The project summarised in this report (\"Geochemistry and toxicity of naturally occurring aluminium\" (92/10, R5557)) aimed to establish the feasibility of coupling geochemical mapping and modelling techniques to predict the potential for enhanced concentrations of aluminium (Al) and resulting adverse environmental impacts on agriculture, human and animal health. The work formed part of the Overseas Development Administration (ODA) I British Geological Survey (BGS) Technology Development and Research programme, a contribution to British Government technical assistance to developing countries. The project was undertaken in collaboration with Department of Geological Survey and Mines, Uganda (DGSM) and the Soil Research Institute of Zimbabwe (SRI), two organisations in areas with similar geology but contrasting climatic and weathering regimes.
The increasing importance of maintaining agricultural productivity in marginal lands susceptible to Al toxicity (estimated to account for 20 to 30 % of the total land mass falling within the tropics) and recent investigations into analytical methods for the determination of Al in tropical waters have demonstrated the importance of increasing our understanding of the mobility and form of Al in tropical soils. For example during studies in Malawi it has been observed that total Al concentrations in ground waters abstracted from highly weathered crystalline basement rocks have been severely underestimated, and that actual concentrations may be up to a factor of ten times greater than those currently demanded by international standards for drinking water quality. To further investigate environmental levels of Al and to broaden the context of these previous studies into a more generic, predictive study, field work was performed in other regions with similar geology. These regions include the Mukono and Nawaikoke districts of Uganda and the eastern border of Zimbabwe, in which acidic iron rich soils are particularly vulnerable to Al toxicity and acidity.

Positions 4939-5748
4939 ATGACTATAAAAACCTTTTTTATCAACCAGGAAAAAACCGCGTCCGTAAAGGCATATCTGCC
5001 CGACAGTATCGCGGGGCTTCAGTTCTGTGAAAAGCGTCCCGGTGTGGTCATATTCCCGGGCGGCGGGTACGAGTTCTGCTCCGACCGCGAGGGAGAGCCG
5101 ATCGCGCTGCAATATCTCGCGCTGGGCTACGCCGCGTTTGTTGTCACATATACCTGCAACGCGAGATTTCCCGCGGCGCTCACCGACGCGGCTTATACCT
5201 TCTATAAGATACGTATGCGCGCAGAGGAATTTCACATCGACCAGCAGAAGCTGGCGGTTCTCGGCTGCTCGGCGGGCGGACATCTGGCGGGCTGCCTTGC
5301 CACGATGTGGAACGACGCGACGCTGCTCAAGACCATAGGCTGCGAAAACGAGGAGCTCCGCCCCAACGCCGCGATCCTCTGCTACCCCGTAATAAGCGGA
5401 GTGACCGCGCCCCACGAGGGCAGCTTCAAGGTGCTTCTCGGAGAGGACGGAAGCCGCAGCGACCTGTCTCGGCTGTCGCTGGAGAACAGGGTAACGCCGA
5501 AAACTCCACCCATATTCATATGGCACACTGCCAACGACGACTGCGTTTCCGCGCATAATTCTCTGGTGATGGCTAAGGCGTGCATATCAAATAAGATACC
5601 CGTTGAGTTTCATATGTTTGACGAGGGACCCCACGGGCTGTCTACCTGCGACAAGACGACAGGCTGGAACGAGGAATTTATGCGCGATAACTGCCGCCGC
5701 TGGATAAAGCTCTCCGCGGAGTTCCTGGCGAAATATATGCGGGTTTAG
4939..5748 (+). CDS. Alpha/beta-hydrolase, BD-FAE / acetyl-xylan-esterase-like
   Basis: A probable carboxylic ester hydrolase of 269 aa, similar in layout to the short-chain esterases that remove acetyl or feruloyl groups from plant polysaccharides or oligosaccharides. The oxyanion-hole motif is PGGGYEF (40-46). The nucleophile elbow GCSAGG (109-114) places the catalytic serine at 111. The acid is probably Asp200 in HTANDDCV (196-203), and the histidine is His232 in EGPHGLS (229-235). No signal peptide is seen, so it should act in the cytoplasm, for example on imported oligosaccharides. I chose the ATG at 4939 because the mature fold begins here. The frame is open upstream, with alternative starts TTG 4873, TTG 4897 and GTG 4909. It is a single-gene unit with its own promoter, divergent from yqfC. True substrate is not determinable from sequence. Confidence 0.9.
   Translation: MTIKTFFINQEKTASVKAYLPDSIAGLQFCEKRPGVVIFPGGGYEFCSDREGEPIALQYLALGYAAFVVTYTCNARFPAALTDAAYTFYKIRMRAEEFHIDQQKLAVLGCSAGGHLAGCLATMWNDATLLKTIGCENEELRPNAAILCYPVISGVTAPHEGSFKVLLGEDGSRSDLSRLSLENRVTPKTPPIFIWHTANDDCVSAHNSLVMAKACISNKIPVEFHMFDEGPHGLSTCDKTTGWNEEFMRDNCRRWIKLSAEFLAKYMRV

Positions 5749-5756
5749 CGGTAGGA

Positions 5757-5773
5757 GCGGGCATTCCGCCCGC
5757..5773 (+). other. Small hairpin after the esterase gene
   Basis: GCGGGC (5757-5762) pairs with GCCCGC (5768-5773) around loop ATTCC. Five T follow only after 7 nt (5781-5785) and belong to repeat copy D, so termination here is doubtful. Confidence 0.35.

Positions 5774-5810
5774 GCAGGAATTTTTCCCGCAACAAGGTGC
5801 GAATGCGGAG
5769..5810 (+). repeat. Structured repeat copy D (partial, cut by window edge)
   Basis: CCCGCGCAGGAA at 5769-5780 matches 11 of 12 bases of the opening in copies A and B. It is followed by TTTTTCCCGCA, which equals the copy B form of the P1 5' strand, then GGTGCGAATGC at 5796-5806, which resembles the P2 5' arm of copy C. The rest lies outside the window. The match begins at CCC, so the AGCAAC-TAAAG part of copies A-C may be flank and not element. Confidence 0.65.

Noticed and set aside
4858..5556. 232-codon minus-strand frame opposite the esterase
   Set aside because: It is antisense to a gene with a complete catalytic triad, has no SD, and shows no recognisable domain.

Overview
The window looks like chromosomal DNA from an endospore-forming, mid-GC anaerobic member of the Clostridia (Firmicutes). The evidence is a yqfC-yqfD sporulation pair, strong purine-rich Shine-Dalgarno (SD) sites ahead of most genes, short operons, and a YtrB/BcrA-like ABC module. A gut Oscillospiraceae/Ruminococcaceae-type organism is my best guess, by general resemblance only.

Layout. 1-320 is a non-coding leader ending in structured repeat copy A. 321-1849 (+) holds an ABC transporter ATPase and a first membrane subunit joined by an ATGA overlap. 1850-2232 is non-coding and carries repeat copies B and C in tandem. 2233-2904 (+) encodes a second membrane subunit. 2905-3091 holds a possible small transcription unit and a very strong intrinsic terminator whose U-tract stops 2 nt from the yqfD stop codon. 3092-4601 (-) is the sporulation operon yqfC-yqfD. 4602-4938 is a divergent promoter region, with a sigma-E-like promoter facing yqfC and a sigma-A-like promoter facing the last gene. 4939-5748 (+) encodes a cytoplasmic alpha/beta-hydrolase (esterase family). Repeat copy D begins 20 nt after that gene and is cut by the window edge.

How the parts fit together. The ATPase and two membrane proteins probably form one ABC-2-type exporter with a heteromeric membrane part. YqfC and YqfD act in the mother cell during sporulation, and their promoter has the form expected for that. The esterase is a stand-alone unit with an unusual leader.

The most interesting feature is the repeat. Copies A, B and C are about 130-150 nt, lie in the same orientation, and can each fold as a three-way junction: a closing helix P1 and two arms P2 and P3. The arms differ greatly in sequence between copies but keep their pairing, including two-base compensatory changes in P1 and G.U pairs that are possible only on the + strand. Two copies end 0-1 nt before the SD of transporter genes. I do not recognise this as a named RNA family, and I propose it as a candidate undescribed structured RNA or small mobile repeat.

Investigations in Uganda have centred primarily upon the potential concentrations of Al in drinking water associated with shallow springs and hand dug wells compared to deeper wells within the crystalline basement. Results of this work confirm that total Al concentrations are greater than current recommended levels drinking water. However, data also indicates that the majority of the \"underestimated\" Al is present as particulate matter and as such is unlikely to present a serious, direct, risk to health.
In Zimbabwe the potential effects of labile (ie. available) soil-bound Al on agricultural production has received greater attention and studies in the eastern part of the country have indicated a high potential for Al toxicity controlled by the presence of residual organic carbon within the soil matrix. Steps are currently being undertaken by the SRI to instigate field trials at two of the worst effected study sites to investigate the effect of remedial measures such as liming.
Studies undertaken have illustrated the. applicability, and limitations of linking geochemical mapping with modelling the chemical form of dissolved species. Overall results of this work indicate that the adverse environmental impact of Al in typical tropical waters is not excessive, especially when compared to impacts resulting from, for example, acid mine drainage, and that the major impact of Al is on agricultural productivity. Techniques transferred by the project through collaboration will promote the concept of multi-disciplinary studies which are a prerequisite to practical environmental management.
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